What is the specific gravity of urine?
Density of urine ranges from 1.001 - 1.028
What is the density of a substance compared to the density of distilled water?
What is the osmolarity of urine?
Ranges from 50 mOsm/L - 1200 mOsm/L in a dehydrated person
What is the osmolarity of blood?
What is the chemical composition of urine?
95% water and 5% solutes
What makes up the 5% of solutes in urine?
Urea, NaCl (sodium chloride), KCl (potassium chloride), creatinine, and uric acid
What is the normal urine volume?
1 - 2 L/day
What is polyuria?
More than 2 L of urine/day
What is oliguria?
Less than 500 mL of urine/day
What is anuria?
0 - 100 mL of urine/day
What is any disorder displaying chronic polyuria of a metabolic origin?
What results from a high concentration of glucose in the renal tubule and causes a person to become severely dehydrated?
What is a high concentration of glucose in the renal tubule?
What is a chemical that increases urine output and is used to treat hypertension and congestive heart failure?
What tests the presence of glucose in urine?
What diagnose kidney diseases?
Renal function tests
What specific thing do renal function tests look for?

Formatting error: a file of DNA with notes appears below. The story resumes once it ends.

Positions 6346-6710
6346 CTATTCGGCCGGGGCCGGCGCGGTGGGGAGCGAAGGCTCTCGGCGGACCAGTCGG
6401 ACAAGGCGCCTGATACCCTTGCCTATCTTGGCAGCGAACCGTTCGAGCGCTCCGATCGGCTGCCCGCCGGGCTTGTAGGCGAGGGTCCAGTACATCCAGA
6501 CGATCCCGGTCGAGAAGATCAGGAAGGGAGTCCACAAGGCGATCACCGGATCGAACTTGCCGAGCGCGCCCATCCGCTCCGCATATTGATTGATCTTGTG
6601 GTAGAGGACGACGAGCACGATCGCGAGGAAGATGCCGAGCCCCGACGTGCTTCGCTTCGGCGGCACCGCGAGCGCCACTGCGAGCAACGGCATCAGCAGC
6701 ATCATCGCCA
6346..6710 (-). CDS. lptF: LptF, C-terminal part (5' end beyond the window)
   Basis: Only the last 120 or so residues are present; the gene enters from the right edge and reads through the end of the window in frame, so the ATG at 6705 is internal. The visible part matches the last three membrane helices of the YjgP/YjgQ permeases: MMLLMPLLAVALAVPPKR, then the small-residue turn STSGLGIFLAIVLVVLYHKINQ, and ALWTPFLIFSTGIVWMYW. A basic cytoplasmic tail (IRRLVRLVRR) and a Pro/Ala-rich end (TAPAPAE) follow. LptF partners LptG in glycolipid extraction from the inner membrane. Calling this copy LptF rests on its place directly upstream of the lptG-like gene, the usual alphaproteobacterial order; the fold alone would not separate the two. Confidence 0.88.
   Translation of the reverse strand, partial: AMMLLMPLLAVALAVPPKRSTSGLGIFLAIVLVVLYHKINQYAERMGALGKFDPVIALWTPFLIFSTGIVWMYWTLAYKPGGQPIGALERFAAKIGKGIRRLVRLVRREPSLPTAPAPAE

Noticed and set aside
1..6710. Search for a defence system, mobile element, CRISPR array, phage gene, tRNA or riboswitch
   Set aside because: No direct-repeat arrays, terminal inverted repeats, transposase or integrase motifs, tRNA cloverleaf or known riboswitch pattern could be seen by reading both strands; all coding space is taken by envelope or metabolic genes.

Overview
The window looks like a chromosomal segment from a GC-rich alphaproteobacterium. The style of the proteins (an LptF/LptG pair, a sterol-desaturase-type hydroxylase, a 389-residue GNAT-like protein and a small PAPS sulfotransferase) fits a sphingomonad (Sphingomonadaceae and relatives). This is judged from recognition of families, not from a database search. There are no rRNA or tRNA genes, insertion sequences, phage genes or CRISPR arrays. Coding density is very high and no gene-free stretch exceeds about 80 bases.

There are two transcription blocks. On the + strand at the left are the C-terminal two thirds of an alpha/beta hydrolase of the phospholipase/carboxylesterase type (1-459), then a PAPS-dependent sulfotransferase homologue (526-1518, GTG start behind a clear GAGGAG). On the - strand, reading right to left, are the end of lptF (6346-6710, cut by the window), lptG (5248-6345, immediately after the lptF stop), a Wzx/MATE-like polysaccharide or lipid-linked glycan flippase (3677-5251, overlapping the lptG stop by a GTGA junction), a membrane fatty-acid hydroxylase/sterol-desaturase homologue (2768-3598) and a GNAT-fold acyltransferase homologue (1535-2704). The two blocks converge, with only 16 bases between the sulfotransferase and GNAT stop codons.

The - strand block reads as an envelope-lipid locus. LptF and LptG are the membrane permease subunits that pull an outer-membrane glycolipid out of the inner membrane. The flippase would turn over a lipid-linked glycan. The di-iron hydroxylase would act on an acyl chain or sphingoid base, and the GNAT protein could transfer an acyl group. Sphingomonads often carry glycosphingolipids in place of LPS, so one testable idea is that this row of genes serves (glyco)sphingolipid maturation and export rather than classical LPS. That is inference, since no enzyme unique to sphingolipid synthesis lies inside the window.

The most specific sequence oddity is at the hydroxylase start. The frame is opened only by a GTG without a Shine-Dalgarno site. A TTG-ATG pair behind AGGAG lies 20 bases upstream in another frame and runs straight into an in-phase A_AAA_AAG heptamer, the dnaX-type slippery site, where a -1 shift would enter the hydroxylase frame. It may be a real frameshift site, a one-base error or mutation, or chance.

What is the volume of plasma cleared of waste in one minute and also measures GFR?
What is estimated from creatinine excretion?
What supports the organs of the urinary system?
What muscle is found in the walls of the bladder?
What are the openings that drain urine into the bladder?
What is a smooth triangular region of the urinary bladder formed by the two ureteral openings and the internal urethral orifice?
What is located at the junction of the urethra and urinary bladder that is controlled by the autonomic nervous system?
Internal urethral sphincter
What is located at the end of the urinary bladder that is under voluntary control?
External urethral sphincter
What is the external opening of the urethra where urine exits the body?
External urethral orifice
What reflex makes the body void urine?
What is caused when stretch receptors detect urine in the bladder and send signal to the spinal cord?
What is a procedure for artificially clearing wastes form the blood when the kidneys are not adequately doing so?
How does hemodialysis work?
Blood flows through a semipermeable cellophane tube surrounded by the dialysis fluid. Urea, potassium, and other solutes that are more concentrated in the blood than in the dialysis fluid diffuse through the membrane into the fluid which is discarded.
How many sessions does a patient need to undergo hemodialysis?
3 sessions per week for 4 - 8 hours per session
Why must a patient undergo hemodialysis?
Kidneys cannot maintain homeostasis due to extensive destruction of their nephrons